Reserve Bank of Australia research has debunked popular fears that foreign investors are driving up prices and snatching homes from the hands of first home buyers.
economists point out that Foreign Investment Review Board approvals to foreigners over the past decade have remained steady at around 5 to 10% of the value of homes bought and sold every year, with the number of transactions around half that level.
FIRB data indicates the value of approved foreign investment in residential property in Australia has increased, rising from around $6 billion annually in the 1990s to more than $17 billion in 2012-13 – driven mainly by approvals for new dwelling purchases and construction.
However, because national dwelling prices and turnover having increased significantly over the past 20 years, the value of foreign residential approvals as a share of total dwelling turnover in Australia has not actually increased over time, RBA
“Overall, the available data suggest that while foreign residential purchases change a bit from year to year, they have been relatively steady and fairly low as a share of turnover in the housing market in Australia and hence are unlikely to have been the main driving factor behind the recent increase in prices, notwithstanding the pick-up in approvals more recently,” the central bank economists say.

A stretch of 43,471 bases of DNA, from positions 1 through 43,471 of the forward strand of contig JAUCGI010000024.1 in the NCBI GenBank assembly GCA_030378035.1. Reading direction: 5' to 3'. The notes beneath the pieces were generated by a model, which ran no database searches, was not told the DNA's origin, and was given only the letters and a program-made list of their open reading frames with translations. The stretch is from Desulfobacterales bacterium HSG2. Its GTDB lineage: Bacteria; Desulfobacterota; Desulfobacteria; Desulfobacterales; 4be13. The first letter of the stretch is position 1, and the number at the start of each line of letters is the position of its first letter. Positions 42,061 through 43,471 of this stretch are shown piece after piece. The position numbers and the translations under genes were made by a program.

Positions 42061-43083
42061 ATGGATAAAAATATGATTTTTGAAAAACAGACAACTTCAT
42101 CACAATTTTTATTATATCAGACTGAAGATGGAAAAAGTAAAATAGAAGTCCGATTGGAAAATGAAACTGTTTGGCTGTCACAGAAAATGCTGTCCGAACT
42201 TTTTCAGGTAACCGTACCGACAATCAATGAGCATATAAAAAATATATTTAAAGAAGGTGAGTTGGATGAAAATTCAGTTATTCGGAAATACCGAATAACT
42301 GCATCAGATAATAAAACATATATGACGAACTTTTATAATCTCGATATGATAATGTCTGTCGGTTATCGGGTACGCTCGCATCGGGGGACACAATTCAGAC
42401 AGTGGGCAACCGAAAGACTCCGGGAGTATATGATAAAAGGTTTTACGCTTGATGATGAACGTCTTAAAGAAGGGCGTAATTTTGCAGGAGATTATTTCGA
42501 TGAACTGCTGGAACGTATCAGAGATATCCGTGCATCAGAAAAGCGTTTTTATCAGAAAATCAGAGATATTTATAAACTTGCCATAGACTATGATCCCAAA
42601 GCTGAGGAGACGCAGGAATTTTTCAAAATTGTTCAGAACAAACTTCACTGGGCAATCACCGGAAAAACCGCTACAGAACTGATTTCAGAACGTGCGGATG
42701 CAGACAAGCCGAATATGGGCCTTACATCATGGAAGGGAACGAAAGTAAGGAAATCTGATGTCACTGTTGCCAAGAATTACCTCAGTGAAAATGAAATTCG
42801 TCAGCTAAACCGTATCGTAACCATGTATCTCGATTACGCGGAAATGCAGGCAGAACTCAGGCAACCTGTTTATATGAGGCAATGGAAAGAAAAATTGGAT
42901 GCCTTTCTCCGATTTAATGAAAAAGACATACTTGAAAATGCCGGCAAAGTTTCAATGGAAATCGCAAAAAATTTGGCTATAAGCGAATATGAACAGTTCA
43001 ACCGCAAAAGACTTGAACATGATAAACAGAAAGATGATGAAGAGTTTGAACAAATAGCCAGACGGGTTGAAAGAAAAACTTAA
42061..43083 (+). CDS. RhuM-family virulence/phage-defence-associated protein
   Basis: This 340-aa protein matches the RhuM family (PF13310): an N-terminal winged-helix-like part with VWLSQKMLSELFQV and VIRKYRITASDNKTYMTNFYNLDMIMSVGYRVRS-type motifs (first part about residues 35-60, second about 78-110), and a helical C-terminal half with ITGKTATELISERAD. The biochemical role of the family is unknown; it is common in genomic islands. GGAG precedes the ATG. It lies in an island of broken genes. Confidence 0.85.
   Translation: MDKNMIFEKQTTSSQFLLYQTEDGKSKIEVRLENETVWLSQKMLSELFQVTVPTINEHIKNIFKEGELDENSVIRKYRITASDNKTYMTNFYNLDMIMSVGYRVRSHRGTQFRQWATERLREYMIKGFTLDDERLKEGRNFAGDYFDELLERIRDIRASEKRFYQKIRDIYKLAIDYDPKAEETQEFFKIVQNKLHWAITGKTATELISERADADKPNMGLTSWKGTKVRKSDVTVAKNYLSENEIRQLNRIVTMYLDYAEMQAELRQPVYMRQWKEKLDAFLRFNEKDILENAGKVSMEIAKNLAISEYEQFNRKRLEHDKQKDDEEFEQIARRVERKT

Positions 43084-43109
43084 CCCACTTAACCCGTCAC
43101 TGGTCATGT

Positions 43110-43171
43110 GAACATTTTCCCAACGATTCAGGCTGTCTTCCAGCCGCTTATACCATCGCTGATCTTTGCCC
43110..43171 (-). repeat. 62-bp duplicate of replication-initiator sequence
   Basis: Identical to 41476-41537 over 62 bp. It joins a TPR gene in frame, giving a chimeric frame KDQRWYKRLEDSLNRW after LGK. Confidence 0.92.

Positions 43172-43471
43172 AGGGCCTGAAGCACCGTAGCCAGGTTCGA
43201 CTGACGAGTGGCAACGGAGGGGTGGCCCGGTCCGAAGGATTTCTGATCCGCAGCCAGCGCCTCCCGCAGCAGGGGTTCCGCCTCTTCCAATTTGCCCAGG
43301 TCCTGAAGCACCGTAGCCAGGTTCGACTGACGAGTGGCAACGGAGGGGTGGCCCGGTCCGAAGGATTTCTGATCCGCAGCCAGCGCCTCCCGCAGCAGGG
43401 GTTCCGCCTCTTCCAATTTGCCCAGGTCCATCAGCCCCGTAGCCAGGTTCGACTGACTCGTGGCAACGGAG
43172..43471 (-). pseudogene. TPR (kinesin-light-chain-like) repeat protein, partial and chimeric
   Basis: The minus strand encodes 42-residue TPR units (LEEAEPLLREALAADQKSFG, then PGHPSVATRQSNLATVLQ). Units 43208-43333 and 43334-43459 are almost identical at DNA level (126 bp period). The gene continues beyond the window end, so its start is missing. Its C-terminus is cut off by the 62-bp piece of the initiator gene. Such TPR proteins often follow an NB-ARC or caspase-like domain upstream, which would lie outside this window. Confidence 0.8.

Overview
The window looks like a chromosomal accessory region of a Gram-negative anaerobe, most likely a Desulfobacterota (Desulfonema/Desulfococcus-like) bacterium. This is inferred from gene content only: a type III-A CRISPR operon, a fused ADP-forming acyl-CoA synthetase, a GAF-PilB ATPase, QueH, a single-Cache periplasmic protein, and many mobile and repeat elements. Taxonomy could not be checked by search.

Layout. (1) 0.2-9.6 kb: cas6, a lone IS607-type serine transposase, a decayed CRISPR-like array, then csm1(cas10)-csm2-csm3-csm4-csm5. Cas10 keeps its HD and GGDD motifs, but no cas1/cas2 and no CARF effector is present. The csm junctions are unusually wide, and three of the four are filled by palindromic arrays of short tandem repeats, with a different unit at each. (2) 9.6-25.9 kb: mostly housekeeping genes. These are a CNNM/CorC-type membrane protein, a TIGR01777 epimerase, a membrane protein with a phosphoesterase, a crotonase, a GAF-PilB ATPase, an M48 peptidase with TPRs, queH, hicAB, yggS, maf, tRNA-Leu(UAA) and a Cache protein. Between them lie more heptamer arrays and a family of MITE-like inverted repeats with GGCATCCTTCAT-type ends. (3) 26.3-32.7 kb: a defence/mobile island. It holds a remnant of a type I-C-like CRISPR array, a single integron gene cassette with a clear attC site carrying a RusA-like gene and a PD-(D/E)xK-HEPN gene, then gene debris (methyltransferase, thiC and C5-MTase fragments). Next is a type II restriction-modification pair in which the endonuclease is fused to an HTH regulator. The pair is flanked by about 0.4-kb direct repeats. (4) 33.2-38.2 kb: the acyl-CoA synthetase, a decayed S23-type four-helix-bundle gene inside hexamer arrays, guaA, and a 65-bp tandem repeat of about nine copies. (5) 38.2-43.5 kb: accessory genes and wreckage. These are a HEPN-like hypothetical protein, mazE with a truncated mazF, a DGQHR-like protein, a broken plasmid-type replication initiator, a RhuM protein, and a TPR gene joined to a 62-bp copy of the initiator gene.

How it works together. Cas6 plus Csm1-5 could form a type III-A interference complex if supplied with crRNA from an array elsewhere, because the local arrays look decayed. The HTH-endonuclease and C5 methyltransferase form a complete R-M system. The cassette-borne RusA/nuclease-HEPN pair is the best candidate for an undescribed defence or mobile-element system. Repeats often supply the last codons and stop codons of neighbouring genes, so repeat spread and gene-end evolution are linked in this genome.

Some commentators worry over potential for foreign residential demand to push up the price of housing for first home buyers.
Fears about the impact of foreigners on the housing market have even triggered a parliamentary inquiry into whether measures should be taken to curb offshore investors.
says as first home buyers generally purchase established dwellings that are cheaper than the national average rather than new, the degree of competition with foreign buyers is likely to be fairly small.
Data shows foreign residential investment is concentrated in higher-priced parts of the housing market, and in particular to new dwellings concentrated in New South Wales and Victoria.
In 2012-13, investment in new dwellings in these two states accounted for almost four-fifths of the total value of foreign residential investment approvals, much larger than the three-fifths share that these states have in the overall stock of housing in Australia, RBA
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